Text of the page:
You cannot beat the taste of homemade pizza, especially when you bake it in an outdoor pizza oven. Yet, your hand-made creations can be ruined when you have an undercooked or soggy pizza. There can be many causes why the dough did not fully cook or why the dough is still soggy.
Fortunately, once you know the cause of soggy or undercooked pizza, you can use these tips to resolve the problem and never have to deal with soggy pizza crust again.
Problem #1: Too Many Toppings
Too many toppings can create barriers where moisture cannot escape during baking, resulting in a soggy crust. You should also avoid putting ingredients that release excess water. So, limit your topping to around five or only use sparse amounts.
Problem #2: The Top Is Done, But the Base Is Not
This problem occurs when the oven is not fully preheated, or the pizza is not cooked at the correct temperature. Always ensure the oven has plenty of time to preheat and is at the proper temperature. For example, with a Fontana Forni outdoor pizza oven, you want to preheat it to 700 degrees Fahrenheit before putting your pizza in the oven.
Problem #3: The Sauce Is Too Watery
You want a nice thick pizza sauce since the sauce is in direct contact with pizza dough. If you use a watery sauce, the water seeps into the dough and results in a soggy and underbaked crust.
Problem #4: Not Baking the Pizza Right Away
After making your pizza, it needs to go into the oven right away. If you let it sit too long, the water in the tomato sauce will seep into the dough, resulting in a soggy crust.
Problem #5: You Underbaked the Pizza
Timing is critical to ensure the dough is fully baked. When using an outdoor pizza oven, you need to rotate the pizza every 30 seconds. While the pizza could be done in about 90 seconds, it can take up to four minutes. So, check the base and, if it is not brown, keep rotating the pizza until the base is cooked.
Problem #6: You Did Not Drain the Water Out of Fresh Mozzarella
Homemade pizza and fresh mozzarella seem like the perfect combination. However, you must drain out the excess water before putting it on your pizza. Slice up the mozzarella, place it on a baking rack, and let it sit for at least an hour at room temperature before using it. You could also cut up pieces, put them in a cheesecloth, and wring out the excess water.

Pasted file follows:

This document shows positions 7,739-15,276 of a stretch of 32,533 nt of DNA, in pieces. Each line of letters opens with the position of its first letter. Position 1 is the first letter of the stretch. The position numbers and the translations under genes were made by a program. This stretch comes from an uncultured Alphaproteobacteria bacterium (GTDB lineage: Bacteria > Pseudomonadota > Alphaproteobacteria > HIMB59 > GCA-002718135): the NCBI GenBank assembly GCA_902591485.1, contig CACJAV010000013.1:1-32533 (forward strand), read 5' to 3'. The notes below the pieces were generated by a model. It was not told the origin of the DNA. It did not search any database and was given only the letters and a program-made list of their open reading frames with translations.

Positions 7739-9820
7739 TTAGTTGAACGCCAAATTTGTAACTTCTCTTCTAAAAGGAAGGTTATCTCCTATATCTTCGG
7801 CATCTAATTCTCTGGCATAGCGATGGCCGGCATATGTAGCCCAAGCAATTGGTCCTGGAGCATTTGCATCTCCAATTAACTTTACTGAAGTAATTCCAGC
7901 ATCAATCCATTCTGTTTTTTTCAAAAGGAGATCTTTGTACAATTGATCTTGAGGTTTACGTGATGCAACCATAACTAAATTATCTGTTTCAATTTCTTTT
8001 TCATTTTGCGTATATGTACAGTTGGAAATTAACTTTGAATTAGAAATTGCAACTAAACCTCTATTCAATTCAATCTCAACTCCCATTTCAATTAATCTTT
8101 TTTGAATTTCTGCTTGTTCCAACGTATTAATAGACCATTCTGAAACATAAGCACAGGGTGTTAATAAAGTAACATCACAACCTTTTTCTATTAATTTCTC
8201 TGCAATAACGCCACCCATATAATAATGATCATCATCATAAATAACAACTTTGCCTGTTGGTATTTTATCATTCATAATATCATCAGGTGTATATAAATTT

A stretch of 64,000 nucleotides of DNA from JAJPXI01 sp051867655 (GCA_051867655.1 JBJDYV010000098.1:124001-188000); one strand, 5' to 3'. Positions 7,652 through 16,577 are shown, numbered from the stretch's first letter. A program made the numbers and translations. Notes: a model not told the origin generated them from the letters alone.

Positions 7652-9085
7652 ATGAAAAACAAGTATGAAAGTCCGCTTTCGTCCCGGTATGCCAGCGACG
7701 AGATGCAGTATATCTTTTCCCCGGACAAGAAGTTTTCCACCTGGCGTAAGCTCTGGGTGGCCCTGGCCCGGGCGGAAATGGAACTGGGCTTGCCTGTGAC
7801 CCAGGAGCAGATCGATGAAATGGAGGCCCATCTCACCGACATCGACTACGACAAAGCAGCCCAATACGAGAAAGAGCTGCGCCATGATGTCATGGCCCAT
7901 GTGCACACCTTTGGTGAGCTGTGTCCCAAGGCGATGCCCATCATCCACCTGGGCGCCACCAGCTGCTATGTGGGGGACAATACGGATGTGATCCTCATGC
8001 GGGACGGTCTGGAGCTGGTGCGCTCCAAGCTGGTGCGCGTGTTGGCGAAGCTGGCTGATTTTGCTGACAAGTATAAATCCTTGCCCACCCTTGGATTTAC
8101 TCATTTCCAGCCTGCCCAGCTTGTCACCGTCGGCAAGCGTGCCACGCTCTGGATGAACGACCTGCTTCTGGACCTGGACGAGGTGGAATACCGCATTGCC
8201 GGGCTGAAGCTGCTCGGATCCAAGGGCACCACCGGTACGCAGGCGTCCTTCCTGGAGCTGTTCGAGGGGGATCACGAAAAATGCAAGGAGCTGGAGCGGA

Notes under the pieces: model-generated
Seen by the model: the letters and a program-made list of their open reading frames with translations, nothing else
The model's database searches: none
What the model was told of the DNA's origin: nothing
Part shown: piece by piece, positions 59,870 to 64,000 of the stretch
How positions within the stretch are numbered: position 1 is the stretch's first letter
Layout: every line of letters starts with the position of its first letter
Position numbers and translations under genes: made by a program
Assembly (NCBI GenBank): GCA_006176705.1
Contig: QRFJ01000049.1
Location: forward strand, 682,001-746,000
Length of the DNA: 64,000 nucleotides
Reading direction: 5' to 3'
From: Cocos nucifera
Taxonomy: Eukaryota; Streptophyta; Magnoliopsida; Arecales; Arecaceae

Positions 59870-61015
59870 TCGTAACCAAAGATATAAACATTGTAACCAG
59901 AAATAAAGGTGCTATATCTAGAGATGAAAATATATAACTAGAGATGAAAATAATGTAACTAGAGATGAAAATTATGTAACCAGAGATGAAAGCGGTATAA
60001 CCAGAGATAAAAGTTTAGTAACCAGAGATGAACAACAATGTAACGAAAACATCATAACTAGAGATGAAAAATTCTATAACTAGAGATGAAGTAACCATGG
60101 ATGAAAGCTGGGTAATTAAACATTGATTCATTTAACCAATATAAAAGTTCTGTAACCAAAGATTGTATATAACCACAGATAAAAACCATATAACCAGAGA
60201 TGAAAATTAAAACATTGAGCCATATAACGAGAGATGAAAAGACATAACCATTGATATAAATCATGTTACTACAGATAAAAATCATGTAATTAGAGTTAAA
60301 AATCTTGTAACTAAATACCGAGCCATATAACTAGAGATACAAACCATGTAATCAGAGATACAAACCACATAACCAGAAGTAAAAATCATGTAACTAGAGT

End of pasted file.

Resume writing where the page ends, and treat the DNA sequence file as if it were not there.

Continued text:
Problem #7: You Didn’t Precook Certain Toppings
Certain toppings should be precooked because they will either not be fully cooked or will release excess water during the baking process, including:
- Raw Meats – Chicken, bacon, ground beef, sausage, etc., should be prepared before using them to top your pizza.
- Onions – You want to saute onions to release excess water and cook them until they are translucent.
- Mushrooms – Cook mushrooms until they soften and the excess water has been released.
- Leafy Greens – Spinach and other leafy greens should be cooked to get out the excess water.
Problem #8: The Crust Is Too Thick or Too Thin
If you like a pan-style or thick crust, make sure to par-bake the crust first until the dough no longer looks wet and is firm. Then, let it cool before topping it and fully baking it. If you like thin crust pizza, remember to cut your toppings down in half so your crust can crisp up and not remain soggy.
Fontana Forni Outdoor Pizza Ovens
You can say goodbye to soggy pizza crust by avoiding these problems and baking your pizzas in one of our outdoor pizza ovens. Our ovens use old-world craftsmanship and high-quality standards, and they are 100% designed and made in Italy.